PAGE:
Who put a "kick me" sign on New York's back?
Oh wait, we did.
We do it every two years when we elect members of Congress who vote to expand the scope of the federal government, which is pretty much all of them.
It's well know that New York gets less money back from Washington than it sends down there every year. We've always accepted that with a shrug. But now that we need some of the money back for superstorm Sandy repairs and other expensive capital projects, the green eyeshade bureaucrats in D.C. are hemming and hawing. Instead of rattling a tin cup before them, we should be hanging the ingrates upside down by their breeches to shake the change from their pockets.
Daniel Patrick Moynihan used to issue a report on the money disparity between New York and Washington every couple of years. In his day, we got back 80-something cents on the dollar, depending on the year. Now we get 79 cents. In other words, every dollar we receive from Washington costs us $1.21. And we're supposed to be one of the best educated states in America?
Every election cycle the political left ridicules Republican-voting states for hypocrisy in electing candidates who call for less federal spending. That's outrageous. They should be ridiculing them for stupidity.
Mississippians get better than a 100 percent return ($2.02) on every dollar they send up the Potomac. Alaskans get $1.84; North Dakotans, $1.68. And they're objecting?
I always laugh around election time when New York's members of Congress -- in both parties -- begin "bringing home the bacon." The funding sounds great in press releases, but the headlines don't read what they should: "Congressman Jones Taken to the Cleaners for Little League Scoreboard" or "Johnson Scores $100 Million Bridge for $121 Million."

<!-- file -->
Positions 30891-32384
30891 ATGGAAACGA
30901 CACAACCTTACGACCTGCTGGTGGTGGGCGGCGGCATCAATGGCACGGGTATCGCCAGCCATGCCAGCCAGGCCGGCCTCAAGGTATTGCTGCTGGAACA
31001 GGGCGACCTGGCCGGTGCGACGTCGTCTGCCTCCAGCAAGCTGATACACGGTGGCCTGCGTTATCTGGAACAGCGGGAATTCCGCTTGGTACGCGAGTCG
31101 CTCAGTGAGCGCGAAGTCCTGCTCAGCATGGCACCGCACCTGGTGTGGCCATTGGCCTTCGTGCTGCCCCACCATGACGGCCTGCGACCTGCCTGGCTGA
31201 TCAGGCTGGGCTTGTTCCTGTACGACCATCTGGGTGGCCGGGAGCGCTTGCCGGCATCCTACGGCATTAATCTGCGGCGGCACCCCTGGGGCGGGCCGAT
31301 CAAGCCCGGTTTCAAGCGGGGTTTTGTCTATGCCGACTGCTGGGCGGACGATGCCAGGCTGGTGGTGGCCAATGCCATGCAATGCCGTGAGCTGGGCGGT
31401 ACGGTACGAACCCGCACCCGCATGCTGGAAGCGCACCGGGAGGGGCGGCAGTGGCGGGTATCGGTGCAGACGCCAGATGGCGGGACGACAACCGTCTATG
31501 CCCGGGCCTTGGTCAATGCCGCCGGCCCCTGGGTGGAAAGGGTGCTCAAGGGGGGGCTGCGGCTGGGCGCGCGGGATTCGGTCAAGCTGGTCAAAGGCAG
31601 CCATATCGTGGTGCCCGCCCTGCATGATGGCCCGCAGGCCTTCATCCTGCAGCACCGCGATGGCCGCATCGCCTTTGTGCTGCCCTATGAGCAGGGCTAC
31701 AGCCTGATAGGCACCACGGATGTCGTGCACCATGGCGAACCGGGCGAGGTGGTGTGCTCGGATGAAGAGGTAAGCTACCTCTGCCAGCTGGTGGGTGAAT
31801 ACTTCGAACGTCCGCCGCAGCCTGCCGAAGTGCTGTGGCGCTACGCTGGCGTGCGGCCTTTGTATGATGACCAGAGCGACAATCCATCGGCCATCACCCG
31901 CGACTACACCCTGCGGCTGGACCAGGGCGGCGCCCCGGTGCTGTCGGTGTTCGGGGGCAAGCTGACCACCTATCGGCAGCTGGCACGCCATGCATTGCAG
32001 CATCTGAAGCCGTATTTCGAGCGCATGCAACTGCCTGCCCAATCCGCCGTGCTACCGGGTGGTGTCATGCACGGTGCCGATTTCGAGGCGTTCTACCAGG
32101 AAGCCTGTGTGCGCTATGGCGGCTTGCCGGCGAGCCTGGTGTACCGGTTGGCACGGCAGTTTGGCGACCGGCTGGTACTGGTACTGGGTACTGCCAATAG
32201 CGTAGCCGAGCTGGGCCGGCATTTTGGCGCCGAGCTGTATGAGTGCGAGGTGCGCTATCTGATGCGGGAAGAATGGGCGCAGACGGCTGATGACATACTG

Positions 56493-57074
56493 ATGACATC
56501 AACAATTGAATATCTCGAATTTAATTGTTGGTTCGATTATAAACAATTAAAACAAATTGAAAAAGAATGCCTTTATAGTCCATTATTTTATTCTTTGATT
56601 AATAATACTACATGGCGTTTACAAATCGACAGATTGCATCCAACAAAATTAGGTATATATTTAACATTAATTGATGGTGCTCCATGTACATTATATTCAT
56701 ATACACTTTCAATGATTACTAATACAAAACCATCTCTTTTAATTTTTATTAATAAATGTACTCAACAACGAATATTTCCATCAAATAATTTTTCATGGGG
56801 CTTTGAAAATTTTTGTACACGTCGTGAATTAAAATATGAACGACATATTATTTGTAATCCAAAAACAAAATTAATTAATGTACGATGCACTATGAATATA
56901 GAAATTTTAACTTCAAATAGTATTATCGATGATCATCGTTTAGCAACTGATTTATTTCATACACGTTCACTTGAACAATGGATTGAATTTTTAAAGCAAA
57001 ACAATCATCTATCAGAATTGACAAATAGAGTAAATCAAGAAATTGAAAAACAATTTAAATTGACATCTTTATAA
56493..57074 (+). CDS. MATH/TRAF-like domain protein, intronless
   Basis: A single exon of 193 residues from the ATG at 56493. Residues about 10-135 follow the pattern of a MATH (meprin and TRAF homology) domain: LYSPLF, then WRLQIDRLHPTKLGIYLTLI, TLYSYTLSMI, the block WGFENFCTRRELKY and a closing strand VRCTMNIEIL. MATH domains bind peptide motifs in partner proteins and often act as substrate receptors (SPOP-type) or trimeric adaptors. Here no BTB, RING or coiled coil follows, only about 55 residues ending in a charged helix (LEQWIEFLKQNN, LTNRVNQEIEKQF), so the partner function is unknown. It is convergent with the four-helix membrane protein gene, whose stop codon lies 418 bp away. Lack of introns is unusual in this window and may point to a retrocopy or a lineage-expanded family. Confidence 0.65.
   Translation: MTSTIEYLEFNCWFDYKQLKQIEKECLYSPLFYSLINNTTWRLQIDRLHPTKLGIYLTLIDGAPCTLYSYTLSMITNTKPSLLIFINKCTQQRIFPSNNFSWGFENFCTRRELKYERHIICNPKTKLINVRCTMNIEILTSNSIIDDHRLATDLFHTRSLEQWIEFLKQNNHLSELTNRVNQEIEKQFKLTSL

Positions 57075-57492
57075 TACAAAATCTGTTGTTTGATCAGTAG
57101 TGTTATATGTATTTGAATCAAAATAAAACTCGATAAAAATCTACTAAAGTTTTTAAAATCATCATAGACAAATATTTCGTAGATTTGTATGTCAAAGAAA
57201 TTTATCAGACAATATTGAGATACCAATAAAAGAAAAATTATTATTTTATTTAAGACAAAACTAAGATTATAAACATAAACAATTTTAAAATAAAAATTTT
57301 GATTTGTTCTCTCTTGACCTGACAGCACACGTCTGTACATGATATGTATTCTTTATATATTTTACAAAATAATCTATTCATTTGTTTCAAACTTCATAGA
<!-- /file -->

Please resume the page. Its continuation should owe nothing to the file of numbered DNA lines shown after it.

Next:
Speaking of bridges, the situation involving the Tappan Zee Bridge may be the most galling. For decades, Westchester and Rockland County taxpayers, whose shores the spire spans, have been sending billions of dollars more in tax revenue to Albany and Washington than they get back. All the while, the Tappan Zee was known to be deteriorating.
And now that plans are on the table for a brand new bridge, what is Washington's stance? Maybe -- just maybe -- they will loan some of the money to us for a new bridge. With interest.
I don't know if there is an expression for that sort of insult in Washington, but here in New York, if you'll pardon the vulgarity of the term, we call it a bitchslap.
Gov. Andrew M. Cuomo raised eyebrows last week when he called on the Obama administration to deliver $30 billion to New York for Sandy relief. The governor made his call just before the president was scheduled to arrive in New York to survey damage, and some questioned the governor's judgment or motives in putting President Barack Obama on the spot.
How about fairness?
The intrinsic problem with the federal government for donor states like New York is the federal system itself. If New York is to get a new bridge, then what is Arkansas or Hawaii or New Mexico to get in return? That's the type of thinking that costs us -- that sends millions in post 9/11 anti-terrorism funding to states like Idaho that, dollars to donuts, al-Qaida couldn't find on a map.
But in Sandy's case, the governor correctly realizes, only states hit by the superstorm will be receiving FEMA funding, so why shouldn't New York ask big, as big as possible under the circumstances? Thirty billion is a pittance compared with the magnanimity New York taxpayers shower on other states year in and year out.
Lest we feel too foolish for the transfusion of wealth we pump south to Washington every day, we need only look across the Hudson for solace.
The biggest loser among states in America? New Jersey. It gets just 61 cents back on every dollar it sends the feds.
William F. B. O'Reilly is a Newsday columnist and a Republican political consultant.